... Yes, I did say Cows in School
I'm no cow expert. I can tell the difference between a cow and, say, a horse, but when it comes to a cow and another cow I haven't got a clue.
To me cows produce milk, moo, occasionally jump over the moon and that's about it. Although even if I were an expert I doubt I'd be able to give a rational explanation for the behaviour of the Sri Lankan cow. Although even if I were an expert I doubt I'd be able to give a rational explanation for the behaviour of the Sri Lankan cow.
Truly they fascinate me. I return when I can, supposedly to help out in the under-privileged schools in Ja'Ela, but really I'm there for the cows.
The first time it happened I put it down to the sapping heat. I was teaching English in front of thirty wide-eyed and eager children and into the classroom as casually as you like strolled a cow. It stared at me momentarily, looked at the blackboard and then left.
What bothered me most was the reaction of the children. No one screamed, no one ran for cover, they just stared wide-eyed and expectant as if the cow had never been there.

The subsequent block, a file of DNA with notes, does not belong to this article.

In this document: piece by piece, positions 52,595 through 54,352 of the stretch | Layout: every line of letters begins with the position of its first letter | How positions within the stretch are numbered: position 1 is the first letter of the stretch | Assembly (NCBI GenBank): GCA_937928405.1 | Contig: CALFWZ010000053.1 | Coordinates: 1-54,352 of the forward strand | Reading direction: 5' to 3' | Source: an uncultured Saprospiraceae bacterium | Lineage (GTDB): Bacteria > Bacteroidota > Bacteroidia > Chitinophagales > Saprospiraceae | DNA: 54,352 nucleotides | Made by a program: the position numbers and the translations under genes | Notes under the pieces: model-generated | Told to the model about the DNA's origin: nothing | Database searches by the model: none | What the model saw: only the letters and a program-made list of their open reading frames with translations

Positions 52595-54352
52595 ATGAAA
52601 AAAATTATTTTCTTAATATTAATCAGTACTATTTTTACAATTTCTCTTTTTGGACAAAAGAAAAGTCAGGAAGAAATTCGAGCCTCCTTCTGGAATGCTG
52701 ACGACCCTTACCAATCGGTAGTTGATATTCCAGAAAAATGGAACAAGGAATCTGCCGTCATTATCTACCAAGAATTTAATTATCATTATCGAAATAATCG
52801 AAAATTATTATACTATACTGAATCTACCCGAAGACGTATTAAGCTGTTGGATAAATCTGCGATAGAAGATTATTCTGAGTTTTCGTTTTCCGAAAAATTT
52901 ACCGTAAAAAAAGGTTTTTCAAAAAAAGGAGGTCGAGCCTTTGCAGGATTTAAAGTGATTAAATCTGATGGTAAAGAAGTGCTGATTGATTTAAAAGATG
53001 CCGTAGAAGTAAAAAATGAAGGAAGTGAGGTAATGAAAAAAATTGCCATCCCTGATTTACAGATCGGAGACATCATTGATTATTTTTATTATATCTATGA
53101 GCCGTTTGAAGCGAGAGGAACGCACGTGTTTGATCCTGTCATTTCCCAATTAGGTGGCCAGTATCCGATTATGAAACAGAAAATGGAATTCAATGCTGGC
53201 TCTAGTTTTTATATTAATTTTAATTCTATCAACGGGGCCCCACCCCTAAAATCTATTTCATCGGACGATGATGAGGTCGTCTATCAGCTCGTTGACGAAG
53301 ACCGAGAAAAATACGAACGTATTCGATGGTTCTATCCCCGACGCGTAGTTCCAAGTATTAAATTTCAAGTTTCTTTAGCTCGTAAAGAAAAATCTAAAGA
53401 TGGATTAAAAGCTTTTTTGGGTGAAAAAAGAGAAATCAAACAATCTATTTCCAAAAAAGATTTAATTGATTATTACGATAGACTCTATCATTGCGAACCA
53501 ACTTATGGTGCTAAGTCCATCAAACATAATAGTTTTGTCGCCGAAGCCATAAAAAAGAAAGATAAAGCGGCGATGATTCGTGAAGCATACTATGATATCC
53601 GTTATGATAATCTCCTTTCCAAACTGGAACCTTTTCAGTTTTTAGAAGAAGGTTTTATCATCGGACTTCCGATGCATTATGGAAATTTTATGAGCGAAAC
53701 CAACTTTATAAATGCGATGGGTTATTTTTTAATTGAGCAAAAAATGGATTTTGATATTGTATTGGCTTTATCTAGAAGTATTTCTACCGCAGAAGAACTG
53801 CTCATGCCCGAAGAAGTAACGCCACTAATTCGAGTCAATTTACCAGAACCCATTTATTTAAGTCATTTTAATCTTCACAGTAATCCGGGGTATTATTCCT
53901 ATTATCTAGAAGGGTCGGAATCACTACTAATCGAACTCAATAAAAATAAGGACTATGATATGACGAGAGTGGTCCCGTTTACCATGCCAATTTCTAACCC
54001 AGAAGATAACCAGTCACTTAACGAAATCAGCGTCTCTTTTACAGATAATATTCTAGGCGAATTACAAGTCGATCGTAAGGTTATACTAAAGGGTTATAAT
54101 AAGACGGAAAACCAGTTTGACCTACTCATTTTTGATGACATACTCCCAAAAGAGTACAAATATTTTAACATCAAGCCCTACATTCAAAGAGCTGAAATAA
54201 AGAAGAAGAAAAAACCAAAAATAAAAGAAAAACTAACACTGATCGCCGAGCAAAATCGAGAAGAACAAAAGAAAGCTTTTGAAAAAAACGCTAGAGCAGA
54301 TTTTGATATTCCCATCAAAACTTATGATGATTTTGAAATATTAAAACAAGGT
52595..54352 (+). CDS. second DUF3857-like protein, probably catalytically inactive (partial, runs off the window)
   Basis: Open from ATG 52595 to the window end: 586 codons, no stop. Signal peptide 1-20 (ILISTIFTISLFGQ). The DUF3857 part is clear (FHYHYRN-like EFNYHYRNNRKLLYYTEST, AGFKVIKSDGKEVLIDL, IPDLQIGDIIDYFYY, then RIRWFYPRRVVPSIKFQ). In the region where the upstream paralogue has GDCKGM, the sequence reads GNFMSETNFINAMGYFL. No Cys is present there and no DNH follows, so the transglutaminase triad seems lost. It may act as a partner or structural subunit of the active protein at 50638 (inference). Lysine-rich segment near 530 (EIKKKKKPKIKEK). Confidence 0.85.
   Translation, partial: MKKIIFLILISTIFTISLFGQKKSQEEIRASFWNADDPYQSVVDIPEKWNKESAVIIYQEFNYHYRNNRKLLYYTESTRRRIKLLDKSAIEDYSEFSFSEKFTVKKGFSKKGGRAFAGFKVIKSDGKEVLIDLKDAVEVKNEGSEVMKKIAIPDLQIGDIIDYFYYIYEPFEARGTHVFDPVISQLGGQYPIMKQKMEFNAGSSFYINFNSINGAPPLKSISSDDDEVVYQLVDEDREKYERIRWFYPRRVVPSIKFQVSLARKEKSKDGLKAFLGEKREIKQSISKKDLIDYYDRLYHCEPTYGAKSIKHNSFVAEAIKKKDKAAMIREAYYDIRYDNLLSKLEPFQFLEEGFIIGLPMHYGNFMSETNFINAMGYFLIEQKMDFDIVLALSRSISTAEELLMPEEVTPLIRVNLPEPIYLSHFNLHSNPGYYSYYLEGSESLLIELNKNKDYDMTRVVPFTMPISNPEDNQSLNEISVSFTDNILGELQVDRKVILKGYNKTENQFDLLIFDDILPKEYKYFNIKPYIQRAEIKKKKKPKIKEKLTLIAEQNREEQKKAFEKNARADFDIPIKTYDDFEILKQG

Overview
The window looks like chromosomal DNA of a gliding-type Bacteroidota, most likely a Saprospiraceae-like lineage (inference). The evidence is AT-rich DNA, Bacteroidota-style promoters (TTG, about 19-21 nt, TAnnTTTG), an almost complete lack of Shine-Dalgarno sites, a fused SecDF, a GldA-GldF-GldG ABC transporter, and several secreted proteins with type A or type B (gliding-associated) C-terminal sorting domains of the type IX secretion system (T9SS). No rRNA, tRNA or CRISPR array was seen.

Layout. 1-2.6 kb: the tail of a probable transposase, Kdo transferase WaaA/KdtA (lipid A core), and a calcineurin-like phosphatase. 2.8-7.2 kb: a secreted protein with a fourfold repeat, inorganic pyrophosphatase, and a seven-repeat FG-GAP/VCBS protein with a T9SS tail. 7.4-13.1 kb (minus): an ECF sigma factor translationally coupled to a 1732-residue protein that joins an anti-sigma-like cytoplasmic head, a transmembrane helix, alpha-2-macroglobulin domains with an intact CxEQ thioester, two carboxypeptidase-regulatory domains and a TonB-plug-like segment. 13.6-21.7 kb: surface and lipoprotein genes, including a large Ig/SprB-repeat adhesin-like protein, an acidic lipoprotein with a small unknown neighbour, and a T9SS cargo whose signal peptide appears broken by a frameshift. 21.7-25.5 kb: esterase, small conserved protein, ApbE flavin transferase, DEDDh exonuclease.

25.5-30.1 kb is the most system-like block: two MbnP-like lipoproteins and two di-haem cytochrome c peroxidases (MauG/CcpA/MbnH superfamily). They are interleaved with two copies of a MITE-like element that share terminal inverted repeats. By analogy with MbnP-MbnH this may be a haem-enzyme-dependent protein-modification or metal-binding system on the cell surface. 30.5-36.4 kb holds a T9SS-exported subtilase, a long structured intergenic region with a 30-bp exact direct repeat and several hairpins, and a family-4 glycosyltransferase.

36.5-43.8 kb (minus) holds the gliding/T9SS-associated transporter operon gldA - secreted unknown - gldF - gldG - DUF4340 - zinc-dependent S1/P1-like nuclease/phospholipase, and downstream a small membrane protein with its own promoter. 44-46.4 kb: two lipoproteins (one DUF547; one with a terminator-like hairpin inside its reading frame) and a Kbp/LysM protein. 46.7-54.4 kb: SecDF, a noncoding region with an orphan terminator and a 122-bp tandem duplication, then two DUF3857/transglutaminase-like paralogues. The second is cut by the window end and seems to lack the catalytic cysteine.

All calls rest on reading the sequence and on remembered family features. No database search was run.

For a brief moment I doubted myself. Was the heat so intense that I'd begun hallucinating cows? I had to check. I walked to the doorway as matter-of-factly as possible and caught the hind legs of the cow disappearing into the next classroom.
Later the principal explained to me that the cows prefer Geography classes to English.
This wasn't the point. I'm no cow expert but I know that cows don't go to school. They don't sit in train carriages with three nuns, a beggar and a rather startled looking voluntary English teacher, and they don't stand around on street corners whispering to one other.
Someone should really tell the Sri Lankans this is not normal.